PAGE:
It is February. Valentine’s Day is just a week away. The shops have been gearing up for it since the start of the new year, filling our high streets with cards and confetti and confectionary. Love is most definitely, as they say, in the air.
It is no different here at Jobseekers; we are big fans of “happily ever after”, and want to help you find a job that you will love.
But we know, somewhere in the stress of the 9-5, buried under all that filing that you just haven’t got to yet, it is so easy to lose the love for what you are doing. And even sometimes for yourself.
So, for the first full feature on our blog this February, I have complied a list of four things that we could all try to do to minimise stress and anxiety and keep that love alive;
1. Make a To-Do List. Every day.
As will quickly become apparent, I am a great believer in lists. I love them. Writing everything out, by hand, is a great way to declutter the mind ahead of a busy day at work; and breaking the day up, breaking all outstanding tasks down into manageable steps, is a great way to avoid becoming overwhelmed.
Please see below my Do’s and Don’ts for Creating a Successful To-Do List:
- DO: GIVE IT TIME AND THOUGHT
It doesn’t have to take long, just fifteen minutes first thing in the morning. Have a cup of tea. Have a biscuit. Breathe. Just fifteen minutes of peace at the beginning of your day might make all the difference when things start to get busy. You’ll be calmer and much more organised for it.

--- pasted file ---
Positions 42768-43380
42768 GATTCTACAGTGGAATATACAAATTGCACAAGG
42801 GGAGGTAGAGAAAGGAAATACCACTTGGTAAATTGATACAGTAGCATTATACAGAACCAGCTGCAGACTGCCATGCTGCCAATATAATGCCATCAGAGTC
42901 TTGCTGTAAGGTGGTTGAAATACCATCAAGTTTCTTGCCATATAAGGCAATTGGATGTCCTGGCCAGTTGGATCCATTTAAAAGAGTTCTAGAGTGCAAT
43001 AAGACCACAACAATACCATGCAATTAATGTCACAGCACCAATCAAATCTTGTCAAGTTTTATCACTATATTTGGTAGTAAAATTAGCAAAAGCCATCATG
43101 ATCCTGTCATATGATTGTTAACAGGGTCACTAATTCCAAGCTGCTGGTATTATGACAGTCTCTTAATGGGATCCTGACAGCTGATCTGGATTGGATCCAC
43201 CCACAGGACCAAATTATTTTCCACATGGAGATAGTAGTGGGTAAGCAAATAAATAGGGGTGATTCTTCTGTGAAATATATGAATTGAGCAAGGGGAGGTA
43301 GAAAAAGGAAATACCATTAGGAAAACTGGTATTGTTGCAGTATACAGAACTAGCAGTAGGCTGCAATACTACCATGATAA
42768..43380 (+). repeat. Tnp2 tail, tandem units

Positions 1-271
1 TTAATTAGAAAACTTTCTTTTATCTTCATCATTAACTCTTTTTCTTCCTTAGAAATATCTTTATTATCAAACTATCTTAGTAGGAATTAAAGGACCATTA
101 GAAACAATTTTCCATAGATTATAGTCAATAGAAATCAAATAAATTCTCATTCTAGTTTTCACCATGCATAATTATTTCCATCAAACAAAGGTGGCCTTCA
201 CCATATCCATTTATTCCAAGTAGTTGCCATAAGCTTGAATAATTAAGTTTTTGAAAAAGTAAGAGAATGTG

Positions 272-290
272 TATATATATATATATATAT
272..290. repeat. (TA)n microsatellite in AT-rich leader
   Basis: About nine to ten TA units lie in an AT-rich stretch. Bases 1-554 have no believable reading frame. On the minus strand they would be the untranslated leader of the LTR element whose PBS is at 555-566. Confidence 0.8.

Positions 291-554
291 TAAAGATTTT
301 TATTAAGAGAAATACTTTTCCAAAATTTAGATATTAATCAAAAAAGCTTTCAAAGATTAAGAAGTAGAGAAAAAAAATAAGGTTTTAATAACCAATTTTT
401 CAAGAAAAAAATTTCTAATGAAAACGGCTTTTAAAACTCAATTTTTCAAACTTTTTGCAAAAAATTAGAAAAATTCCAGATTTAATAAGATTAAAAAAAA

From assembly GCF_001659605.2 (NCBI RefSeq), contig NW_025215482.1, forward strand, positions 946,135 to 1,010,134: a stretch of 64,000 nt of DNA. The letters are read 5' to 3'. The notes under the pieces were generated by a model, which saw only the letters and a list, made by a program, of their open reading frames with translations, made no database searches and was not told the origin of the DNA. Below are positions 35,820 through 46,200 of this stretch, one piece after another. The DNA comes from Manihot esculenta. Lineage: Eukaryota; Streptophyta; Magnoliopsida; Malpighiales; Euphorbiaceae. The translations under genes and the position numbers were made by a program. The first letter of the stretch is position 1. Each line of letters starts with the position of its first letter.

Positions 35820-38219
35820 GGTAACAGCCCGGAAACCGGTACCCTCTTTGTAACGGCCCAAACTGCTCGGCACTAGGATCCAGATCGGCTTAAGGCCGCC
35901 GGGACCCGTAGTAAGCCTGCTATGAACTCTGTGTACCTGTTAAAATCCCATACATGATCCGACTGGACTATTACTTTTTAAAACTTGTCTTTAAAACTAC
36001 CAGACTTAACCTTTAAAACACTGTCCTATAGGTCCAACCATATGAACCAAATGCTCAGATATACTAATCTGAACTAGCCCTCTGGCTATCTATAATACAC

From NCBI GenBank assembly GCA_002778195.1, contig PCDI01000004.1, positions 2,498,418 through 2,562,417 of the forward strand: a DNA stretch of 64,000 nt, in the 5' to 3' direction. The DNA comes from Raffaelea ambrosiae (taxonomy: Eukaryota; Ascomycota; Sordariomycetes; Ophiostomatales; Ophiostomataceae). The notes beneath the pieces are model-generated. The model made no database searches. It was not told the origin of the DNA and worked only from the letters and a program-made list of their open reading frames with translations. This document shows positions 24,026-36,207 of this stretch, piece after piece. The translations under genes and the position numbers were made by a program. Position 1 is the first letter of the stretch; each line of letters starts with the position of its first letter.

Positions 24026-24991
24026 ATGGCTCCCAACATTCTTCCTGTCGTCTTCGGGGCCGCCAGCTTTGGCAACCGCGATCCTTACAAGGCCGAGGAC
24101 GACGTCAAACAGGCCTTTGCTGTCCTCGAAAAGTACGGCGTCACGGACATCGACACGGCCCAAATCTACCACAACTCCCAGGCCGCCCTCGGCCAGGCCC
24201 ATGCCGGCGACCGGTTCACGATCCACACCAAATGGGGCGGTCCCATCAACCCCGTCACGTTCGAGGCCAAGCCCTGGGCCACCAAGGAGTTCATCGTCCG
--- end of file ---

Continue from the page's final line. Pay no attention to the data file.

If you want to be really organised, you could even try starting your list the afternoon before, just before you leave. That way, when you get to your desk the next morning, your day already has some structure to it, which you might find helps you.
- DON’T: MAKE YOUR LIST TOO LONG
We all have days, don’t we, when there is just SO MUCH to do? Too much, really, to fit into the time that we have. Too much to remember. So, we scribble it all down and then just sit staring at this gargantuan list of things that we have to get done.
Lists that are too long can be daunting, demoralising, and – for me, at least – particularly anxiety-inducing. The sense that I am never going to get to the end of it all, the sight of so many boxes left unchecked, is so counterproductive that I might as well have not made a list at all.
So, instead of trying to get through everything every day …
- DO: PRIORITIZE
I break my week down, day-by-day, and so I know that there is one important task that I must complete each Monday, Tuesday, Wednesday, and Thursday. It is the same task on the same day each week, so each day has a particular focus.
Fridays I leave free for the tying up of loose ends, ready for the weekend.
This system works really well for me, as it means I can go home each day feeling like I have achieved something (this is especially important on bad days!) and come back to my desk every morning with a sense of purpose. I can relax and rest over the weekends, too, knowing that I don’t have a whole heap of things lying in wait for me on Monday.
A To-Do List will help you to declutter your mind, but remembering to declutter the physical and virtual spaces that you inhabit at work is just as important.